We were escorting a strange old man to Tortuga. He was paying us handsomely and said there would be more for us once he arrived. Unfortunately, he was being chased by the infamous scalawag Captain Black Jack. Just as we were about to escape the villainous Black Jack by sailing into a storm, a stray shot mortally wounded our passenger. Before he died he cut open his stomach and pulled out a magic egg and left us with a cryptic clue. “There is more treasure waiting for you where the Sun meets the sky, and she is waiting for you.” It was just enough information to get us started, but not so much that we felt like we were being railroaded. 

As we continued, the game’s atmosphere continued to portray the life of a pirate. Tortuga was just as rough and immoral as you would expect. We had the opportunity to interact with sea dogs and wenches. Of course, the people we talked to warned us to stay away from the treasure. The DM did an excellent job tantalizing us with threats and really made us want the treasure and the mysterious lady waiting for us on the island “where the sun meets the sky.”

Isla de Meurta
When we arrived on the island the DM’s description brought to mind lost Atlantis and the Isla de Muerta. It was creepy, but there was plenty of treasure to keep us going forward. Everything was frozen, as if the people were turned into statues in the middle of their daily business and a glowing spirit woman kept beckoning us downward, deeper and deeper into the heart of the lost city. At the end, we had to escape back to our ship with the city falling to pieces around us and the water closing in on us. From beginning to end it was a pirate adventure.

Sorry this post is not about you
In addition to the atmosphere, there were a couple of other things that made the adventure successful. First were the DM’s naming conventions. It may seem small, but it is hard to keep immersed in a pirate game if none of the people or places have pirate names. By using names like Tortuga and Captain Black Jack the DM was able to keep us engaged in the game in a very simple way.

Second, the DM gave us the freedom to pursue our goals in our own way. For a very linear treasure hunt style adventure we had plenty of opportunities to explore the world and make decisions which affected the game. For example, I set up an ambush for Captain Black Jack on the docks so instead of having to fight him and his whole crew we just had to fight him and his first mate.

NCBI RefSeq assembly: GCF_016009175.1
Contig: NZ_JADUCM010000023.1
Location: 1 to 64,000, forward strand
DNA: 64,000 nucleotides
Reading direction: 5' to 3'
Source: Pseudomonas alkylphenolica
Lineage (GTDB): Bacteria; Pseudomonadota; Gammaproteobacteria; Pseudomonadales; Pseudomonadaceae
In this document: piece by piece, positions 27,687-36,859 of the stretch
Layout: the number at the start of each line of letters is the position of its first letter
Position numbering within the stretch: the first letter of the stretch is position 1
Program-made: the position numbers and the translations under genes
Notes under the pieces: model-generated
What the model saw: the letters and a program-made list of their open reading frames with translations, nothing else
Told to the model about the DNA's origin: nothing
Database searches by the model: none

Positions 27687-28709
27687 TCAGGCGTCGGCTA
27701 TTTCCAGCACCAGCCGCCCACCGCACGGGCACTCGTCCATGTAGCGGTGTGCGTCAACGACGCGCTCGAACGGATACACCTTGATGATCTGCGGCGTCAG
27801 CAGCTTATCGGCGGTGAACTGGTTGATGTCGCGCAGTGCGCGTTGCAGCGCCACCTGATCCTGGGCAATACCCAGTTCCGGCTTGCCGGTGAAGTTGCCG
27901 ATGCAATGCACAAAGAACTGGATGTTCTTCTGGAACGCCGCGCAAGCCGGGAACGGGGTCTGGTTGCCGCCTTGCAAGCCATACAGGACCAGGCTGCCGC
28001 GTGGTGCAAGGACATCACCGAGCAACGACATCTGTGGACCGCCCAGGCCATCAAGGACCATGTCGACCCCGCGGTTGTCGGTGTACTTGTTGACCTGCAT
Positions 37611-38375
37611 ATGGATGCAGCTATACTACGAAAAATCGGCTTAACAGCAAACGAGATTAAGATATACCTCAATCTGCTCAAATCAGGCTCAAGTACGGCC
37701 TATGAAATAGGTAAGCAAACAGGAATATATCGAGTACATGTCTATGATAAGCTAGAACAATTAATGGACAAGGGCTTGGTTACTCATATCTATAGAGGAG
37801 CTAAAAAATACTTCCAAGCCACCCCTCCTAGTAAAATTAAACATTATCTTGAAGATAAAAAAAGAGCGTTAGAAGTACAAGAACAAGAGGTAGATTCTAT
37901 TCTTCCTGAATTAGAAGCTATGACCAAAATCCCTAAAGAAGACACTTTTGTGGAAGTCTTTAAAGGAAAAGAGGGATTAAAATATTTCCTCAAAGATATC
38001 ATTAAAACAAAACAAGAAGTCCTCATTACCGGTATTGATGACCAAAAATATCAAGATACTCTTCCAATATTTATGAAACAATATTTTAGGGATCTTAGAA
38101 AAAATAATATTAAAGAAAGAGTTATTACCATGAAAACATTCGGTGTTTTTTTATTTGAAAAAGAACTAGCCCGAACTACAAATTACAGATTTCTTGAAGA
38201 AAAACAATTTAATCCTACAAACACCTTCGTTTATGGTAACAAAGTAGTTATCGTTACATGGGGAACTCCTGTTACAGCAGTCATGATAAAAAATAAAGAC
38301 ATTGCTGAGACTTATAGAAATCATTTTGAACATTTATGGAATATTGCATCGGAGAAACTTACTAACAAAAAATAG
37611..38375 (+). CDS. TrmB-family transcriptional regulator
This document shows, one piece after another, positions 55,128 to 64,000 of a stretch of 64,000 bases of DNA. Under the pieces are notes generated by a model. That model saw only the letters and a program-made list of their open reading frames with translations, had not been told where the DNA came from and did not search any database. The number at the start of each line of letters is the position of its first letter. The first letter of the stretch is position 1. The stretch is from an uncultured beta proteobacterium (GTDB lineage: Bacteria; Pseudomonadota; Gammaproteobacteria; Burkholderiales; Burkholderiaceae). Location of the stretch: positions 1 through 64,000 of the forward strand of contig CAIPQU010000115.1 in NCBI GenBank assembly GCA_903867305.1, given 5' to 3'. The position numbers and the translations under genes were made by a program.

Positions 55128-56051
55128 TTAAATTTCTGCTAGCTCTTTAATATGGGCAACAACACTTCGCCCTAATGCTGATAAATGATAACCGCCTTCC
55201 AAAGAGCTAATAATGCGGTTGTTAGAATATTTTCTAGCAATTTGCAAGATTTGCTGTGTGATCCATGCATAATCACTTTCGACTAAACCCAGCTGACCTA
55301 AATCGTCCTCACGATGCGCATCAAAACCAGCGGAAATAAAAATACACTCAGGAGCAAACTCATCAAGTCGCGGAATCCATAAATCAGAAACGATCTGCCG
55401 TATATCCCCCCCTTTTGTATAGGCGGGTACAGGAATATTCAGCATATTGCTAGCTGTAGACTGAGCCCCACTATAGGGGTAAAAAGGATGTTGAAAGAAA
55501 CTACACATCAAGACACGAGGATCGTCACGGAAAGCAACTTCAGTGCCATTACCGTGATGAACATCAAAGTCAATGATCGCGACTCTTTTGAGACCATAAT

A wretched hive of scum and villany
I have learned a lot about running theme games from examining what worked and what didn’t in the pirate game. First, atmosphere is very important. A little bit of research and description can help a game immensely. It was obvious the DM had seen and enjoyed some of the same pirate movies that I had. We even had a moment where we broke into songs from the movie. Second, little details like names can make or break the atmosphere. Calling the pirate town Tortuga may have seemed cheesy, but it worked quite well. Finally, give your players interesting choices and have them affect the game. If you have a huge combat planned but the players come up with an interesting way to circumvent it, don’t punish them, run with it. It will improve your game. One final thought; at the end of the game we talked about the game and it brought up an interesting difference in perspective. From my perspective, the game was very open and I felt like the players were driving the adventure. The DM, on the other hand, asked us if we felt she had pushed us too much. If she pushed, then she pushed the exact right amount.

Until next time, remember, don’t let the DM tell you no. It’s always “Yes and…?”

2 comments:

  1. I love pirates. It's a shame the best pirate game you've been in so far has been in 4e.

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  2. Thanks for the comment. Maybe someday I'll get in a pirate game that isn't 4e.

    ReplyDelete